At least 20 people have been killed and more than 55,000 others were displaced after Cyclone Batsirai slammed into Madagascar’s eastern coast, officials have said.
The tropical storm weakened quickly as it moved southwest across the island, missing the capital Antananarivo and posing little risk to other areas except for heavy rainfall, the national meteorological department said on Monday.
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Batsirai, southern Africa’s second biggest cyclone this year, was forecast to dissipate further as it exits Madagascar and should not pose a serious risk to Mozambique, said the weather department.
Officials in Madagascar are working to attend to the damage caused by Batsirai.
President Andry Rajoelina went to the town of Mananjary Monday to see the storm’s destruction and the relief efforts.
Batsirai destroyed about 3,000 dwellings and government buildings and flooded 5,700 others in Mananjary and nearby towns, officials said.
“The first thing the government is doing is to see how to repair and rehabilitate administrative buildings, prioritizing health centers and hospitals,” General Elack Andriankaja, director-general of the National Office for Risk and Disaster Management, told The Associated Press news agency.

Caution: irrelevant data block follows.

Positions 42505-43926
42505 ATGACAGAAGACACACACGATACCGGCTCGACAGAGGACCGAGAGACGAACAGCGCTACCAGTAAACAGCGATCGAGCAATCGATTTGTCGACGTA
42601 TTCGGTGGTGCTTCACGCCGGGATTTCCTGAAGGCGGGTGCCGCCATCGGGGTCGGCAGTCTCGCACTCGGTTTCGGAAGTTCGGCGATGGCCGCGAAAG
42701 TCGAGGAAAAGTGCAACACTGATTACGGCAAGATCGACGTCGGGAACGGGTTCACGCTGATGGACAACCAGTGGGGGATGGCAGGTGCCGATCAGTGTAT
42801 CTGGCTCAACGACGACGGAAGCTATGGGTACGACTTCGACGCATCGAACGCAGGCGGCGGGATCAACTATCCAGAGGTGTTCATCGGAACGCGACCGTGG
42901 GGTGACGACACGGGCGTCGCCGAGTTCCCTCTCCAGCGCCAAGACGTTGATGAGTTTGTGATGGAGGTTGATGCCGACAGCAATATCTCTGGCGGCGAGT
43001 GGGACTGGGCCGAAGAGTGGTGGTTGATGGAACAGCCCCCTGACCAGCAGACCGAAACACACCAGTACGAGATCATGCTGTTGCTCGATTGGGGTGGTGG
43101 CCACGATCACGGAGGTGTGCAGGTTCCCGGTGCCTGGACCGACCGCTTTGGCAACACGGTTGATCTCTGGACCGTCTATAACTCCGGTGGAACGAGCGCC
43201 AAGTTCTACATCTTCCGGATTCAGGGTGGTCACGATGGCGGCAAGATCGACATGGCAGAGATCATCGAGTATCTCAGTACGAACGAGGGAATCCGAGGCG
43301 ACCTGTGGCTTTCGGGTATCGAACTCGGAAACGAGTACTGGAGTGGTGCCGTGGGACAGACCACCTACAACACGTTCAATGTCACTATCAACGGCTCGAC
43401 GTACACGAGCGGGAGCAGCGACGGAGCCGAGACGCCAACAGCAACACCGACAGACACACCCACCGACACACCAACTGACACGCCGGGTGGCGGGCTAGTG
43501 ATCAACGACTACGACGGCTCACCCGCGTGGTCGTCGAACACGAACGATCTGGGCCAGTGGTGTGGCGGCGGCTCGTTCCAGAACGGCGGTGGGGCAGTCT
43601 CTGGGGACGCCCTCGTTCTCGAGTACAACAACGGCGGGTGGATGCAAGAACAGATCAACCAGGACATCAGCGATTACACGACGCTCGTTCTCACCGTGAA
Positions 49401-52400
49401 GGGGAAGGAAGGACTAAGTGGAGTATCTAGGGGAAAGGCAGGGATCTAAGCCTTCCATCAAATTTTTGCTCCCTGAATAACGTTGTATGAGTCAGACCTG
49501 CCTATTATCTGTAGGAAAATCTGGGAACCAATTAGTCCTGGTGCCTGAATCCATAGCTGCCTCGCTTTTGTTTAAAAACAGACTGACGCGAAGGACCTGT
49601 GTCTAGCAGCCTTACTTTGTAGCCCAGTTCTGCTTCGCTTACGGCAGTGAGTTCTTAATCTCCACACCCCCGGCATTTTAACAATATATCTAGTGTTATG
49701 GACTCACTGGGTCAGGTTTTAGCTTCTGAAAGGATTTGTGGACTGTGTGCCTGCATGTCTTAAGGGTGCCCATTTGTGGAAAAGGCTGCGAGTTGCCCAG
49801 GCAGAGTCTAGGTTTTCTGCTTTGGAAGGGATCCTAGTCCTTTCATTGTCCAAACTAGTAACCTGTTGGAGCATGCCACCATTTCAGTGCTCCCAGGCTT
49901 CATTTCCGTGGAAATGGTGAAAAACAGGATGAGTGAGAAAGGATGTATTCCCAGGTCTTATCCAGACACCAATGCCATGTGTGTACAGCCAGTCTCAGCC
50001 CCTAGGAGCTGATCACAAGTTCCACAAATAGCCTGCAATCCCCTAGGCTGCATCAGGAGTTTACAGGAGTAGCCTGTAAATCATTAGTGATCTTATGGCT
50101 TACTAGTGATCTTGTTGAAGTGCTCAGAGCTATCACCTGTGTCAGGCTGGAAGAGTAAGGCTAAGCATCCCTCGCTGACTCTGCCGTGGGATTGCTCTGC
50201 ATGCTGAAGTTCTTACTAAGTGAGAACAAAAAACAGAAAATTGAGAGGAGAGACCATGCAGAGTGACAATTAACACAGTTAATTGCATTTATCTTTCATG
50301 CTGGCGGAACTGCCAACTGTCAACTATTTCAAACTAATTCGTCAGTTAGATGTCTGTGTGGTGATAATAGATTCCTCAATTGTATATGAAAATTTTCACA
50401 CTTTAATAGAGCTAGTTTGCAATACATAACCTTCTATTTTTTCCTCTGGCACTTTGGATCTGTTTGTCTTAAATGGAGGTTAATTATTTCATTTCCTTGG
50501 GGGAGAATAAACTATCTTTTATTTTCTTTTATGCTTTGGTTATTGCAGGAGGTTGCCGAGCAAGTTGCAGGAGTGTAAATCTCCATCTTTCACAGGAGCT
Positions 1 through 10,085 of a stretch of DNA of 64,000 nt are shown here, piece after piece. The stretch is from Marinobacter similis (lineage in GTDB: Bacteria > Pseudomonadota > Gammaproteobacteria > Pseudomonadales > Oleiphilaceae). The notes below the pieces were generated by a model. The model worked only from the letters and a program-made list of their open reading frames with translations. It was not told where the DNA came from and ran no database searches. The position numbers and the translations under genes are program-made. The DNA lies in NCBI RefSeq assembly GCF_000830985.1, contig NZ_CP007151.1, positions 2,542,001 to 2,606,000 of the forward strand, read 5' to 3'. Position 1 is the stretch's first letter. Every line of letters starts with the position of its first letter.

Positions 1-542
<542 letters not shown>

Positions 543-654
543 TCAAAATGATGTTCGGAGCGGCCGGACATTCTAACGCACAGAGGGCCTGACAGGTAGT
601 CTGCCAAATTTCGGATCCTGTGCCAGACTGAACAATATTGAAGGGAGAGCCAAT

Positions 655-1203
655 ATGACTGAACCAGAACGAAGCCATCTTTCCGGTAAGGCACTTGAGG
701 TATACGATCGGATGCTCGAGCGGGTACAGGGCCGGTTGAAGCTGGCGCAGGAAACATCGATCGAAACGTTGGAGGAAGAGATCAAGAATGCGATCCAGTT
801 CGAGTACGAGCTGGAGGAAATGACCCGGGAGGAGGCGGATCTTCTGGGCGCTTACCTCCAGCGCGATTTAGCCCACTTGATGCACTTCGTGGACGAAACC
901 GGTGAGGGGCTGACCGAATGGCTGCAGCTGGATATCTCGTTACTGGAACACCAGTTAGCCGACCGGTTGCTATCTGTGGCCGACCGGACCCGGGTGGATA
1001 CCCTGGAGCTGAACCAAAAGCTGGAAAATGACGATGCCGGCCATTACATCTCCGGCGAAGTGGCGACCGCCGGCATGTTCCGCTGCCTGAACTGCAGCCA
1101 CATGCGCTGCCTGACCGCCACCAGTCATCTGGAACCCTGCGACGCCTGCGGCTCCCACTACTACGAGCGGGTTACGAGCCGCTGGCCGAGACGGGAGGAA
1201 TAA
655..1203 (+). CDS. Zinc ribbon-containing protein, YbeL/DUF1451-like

“Many administrative buildings are completely destroyed in these regions, and in particular in Mananjary,” he said.
Madagascar was still picking up the pieces after Tropical Storm Ana affected at least 131,000 people across the island in late January, with most of the 55 deaths coming in Antananarivo. Ana also hit Malawi, Mozambique and Zimbabwe, causing dozens of deaths.
The cyclone partly destroyed the main road linking the island’s north and south, “which will make it difficult to provide access and reinforcements to villages, including in drought-hit areas,” Jean Benoit Manhes, a representative of UN children’s agency UNICEF in Madagascar, told AFP news agency.
“Madagascar is in a constant humanitarian crisis,” he added.
About 20 roads and 17 bridges have been cut, according to the country’s disaster management agency.
Some of the hardest-hit areas, such as the city of Manakara, had become unreachable, the UN humanitarian agency OCHA said.
The UN on Monday carried out its first flight to try to assess the damage and how best to respond.
Some 10,000 people on La Reunion were left without electricity on Sunday, three days after Batsirai passed through the French island, injuring 12 people.
South Africa’s President Cyril Ramaphosa told a summit of African leaders on Sunday that the continent was “experiencing the worst impacts of phenomena associated with global warming such as droughts, floods and cyclones”.
“Despite not being responsible for causing climate change, it is Africans who are bearing both the brunt and the cost,” he said.